By JAMES COOK
---- — TRAVERSE CITY — Chris Kaminski witnessed a baseball franchise collapse last season.
Which makes him all that more glad he's now with one that's been stable.
Last year, Kaminski played for the Frontier League's London Rippers, a team that started out ominously with its mascot selection that earned a poor reputation from the start. Team officials insisted the name wasn't derived from Jack the Ripper, but the logo said otherwise.
"When I got there, it was a good team," Kaminski said. "Just a lot of stuff that shouldn't be happening was going on."
Kaminski was an early signing by the Traverse City Beach Bums, not long after the season ended.
It was a season in which his team dissolved and suddenly he was playing for a team that roamed the Midwest like nomads without a home. The franchise was taken over by the league and renamed the Road Warriors. The Frontier League purchased uniforms from the Atlantic League, which for several years had a travel team called the Road Warriors.
So, running around the landscape in another team's uniforms, Kaminski was joined by fellow pitcher Shawn Marquardt. They quickly became two of the team's better pitchers.
Not long after the season, the Beach Bums also added Marquardt.
"I was not there for the collapse," Marquardt said. "I heard all about it. It seemed like a tough situation for all the parties involved. Fortunately, I didn't have to go through any of that."
Ticket sales were tough because groups like schools and churches were put off by the team’s name. It didn't help that the Rippers couldn't sell beer at their games — even though the stadium was Labatt Park. The team was evicted from its own downtown merchandise store.
"The management was doing some things they shouldn't have been doing with the finances and expenses of the team," Kaminski said. "And some players — especially the new ones they picked up — weren't getting paid. They were missing checks and stuff like that. One of the sponsors of the team was like, 'Hey, I gave you plenty of money. Where is it at?' And then he backed out. And the head coach was just like, 'We're done, guys.'"
The Rippers — with a 20-33 record — become the first Frontier League team to fold during the season in 19 years.
"(League commissioner) Bill Lee actually came and talked to us when we were in Washington and told us everything that was going on," Kaminski said. "That's when we became the road team."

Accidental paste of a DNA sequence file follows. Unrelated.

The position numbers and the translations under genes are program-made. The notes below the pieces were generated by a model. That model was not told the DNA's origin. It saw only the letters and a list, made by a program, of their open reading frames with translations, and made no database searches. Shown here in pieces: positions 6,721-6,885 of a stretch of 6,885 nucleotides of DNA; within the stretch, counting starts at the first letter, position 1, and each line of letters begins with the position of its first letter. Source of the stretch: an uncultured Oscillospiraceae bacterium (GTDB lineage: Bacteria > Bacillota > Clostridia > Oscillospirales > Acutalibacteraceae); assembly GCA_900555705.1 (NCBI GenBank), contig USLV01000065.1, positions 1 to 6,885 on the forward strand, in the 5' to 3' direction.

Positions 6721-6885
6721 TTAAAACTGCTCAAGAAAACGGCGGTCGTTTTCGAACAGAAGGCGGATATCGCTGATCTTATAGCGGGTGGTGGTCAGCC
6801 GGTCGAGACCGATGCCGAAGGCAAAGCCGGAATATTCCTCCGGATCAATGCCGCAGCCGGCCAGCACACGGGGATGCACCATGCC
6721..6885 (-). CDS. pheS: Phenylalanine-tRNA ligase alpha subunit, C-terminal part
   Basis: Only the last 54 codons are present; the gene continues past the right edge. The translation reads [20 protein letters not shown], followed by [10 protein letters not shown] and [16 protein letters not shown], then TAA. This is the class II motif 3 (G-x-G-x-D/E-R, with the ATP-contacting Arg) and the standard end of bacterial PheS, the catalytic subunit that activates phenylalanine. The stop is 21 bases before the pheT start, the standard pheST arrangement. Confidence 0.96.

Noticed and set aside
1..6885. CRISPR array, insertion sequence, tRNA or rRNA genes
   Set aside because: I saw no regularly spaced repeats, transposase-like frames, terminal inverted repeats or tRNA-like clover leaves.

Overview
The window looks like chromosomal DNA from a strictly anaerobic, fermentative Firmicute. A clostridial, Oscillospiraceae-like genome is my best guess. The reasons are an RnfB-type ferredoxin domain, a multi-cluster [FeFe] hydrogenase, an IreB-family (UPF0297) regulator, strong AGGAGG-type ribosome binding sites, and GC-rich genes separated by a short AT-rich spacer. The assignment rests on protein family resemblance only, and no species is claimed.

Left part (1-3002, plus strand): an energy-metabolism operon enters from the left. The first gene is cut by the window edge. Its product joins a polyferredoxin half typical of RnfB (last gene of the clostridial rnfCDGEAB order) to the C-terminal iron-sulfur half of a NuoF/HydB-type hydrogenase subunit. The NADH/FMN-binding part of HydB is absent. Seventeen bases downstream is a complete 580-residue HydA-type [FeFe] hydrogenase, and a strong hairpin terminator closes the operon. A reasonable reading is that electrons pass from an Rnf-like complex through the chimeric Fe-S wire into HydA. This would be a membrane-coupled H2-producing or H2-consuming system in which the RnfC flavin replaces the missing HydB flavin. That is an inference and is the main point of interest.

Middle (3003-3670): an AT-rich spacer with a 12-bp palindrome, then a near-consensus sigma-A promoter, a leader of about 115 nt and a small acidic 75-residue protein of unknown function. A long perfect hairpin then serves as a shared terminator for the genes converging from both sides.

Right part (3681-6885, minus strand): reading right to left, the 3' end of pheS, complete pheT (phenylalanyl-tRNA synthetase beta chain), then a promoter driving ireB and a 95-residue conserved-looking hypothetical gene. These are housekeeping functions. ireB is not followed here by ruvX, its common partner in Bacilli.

Some players were declared free agents and went to other teams — or even other leagues altogether — while others like Kaminski stayed on.
"It was tough and made things just a little more difficult," Kaminski said. "Traveling from one place one night to the next town another night and not having a home field and never having a home game."
Marquardt joined the team after Rippers folded.
"I was just happy to be getting innings," Marquardt said. "The travel was tough, but once you get used to being on the bus and being in different hotels, I didn't have too many complaints. A lot of hours on the road, but I was only there a month."
Marquardt made seven starts for the Warriors, going 2-5 with 4.32 ERA. Ironically, his first and last starts of the season were against the Beach Bums.
"All the way down the lineup was threats," Marquardt said. "There's really no one you could take a break on in that whole lineup. And then you've got (Jose) Vargas, who can leave the yard at any moment. They were definitely the toughest offense I saw last year."
It was those two starts — in which he surrendered only seven hits in 11 innings against the league's top offense — that caught the eye of Traverse City manager Gregg Langbehn.
"Right when I got a call from here, I was thrilled," Marquardt said. "This is definitely at the top of my list of teams I would want to get picked up by."
Marquardt hopes to earn a spot in the Bums rotation with his mix of fastball, change-up and curveball in the mid- to upper-80s.
"When he signed, his arm strength just wasn't there," Langbehn said. "He was back home doing whatever he was doing, so he just wasn't there physically. He was a low- to mid-80s guy. But again, the thing that jumped out to me was he wasn't afraid of us, he threw strikes — and he did this with less then 100 percent arm strength. He's left-handed, which was appealing to us. He's got a good change-up and a breaking ball that is good enough. He's got enough on the fastball that he can cause problems when he's already established two off-speed pitches for strikes."
Likewise, Kaminski fared solidly against the Bums' high-powered offense. He allowed only one earned run in 4.2 innings, giving up three hits and striking out five.
The Warriors were 2-4 against Traverse City, with one of those wins a fairly meaningless season-ending game after the Beach Bums had already clinched a playoff spot. In the other win, Kaminski notched the save.
"I loved his aggressiveness," Langbehn said. "He's the kind of kid I and Jason (Wuerfel) look for — they attack the strike zone. He was primarily a two-pitch guy in the outings we saw against us — fastball and slider. I thought we had a pretty good offensive year last year, and whenever he came in and faced us, it was like he didn't care who he was facing. That really stood out to me. He was just as aggressive with our middle-of-the-order guys. It didn't matter. He was attacking. And he did a good job against us."
The Rippers' average attendance was 856 — less than half of the next worst FL team.
"Getting picked up by Traverse is a complete change of things," Kaminski said. "It's a beautiful ballpark out here, which is fantastic. I always liked pitching here. They've got good fans. Even though they might have been razzing us a bit, but even though, it's such a good atmosphere.
"We didn't always fare too well. Traverse is very good. I think we might have beaten them one time. But after we became the Road team, we only won eight or nine games — and Traverse happened to be two of them."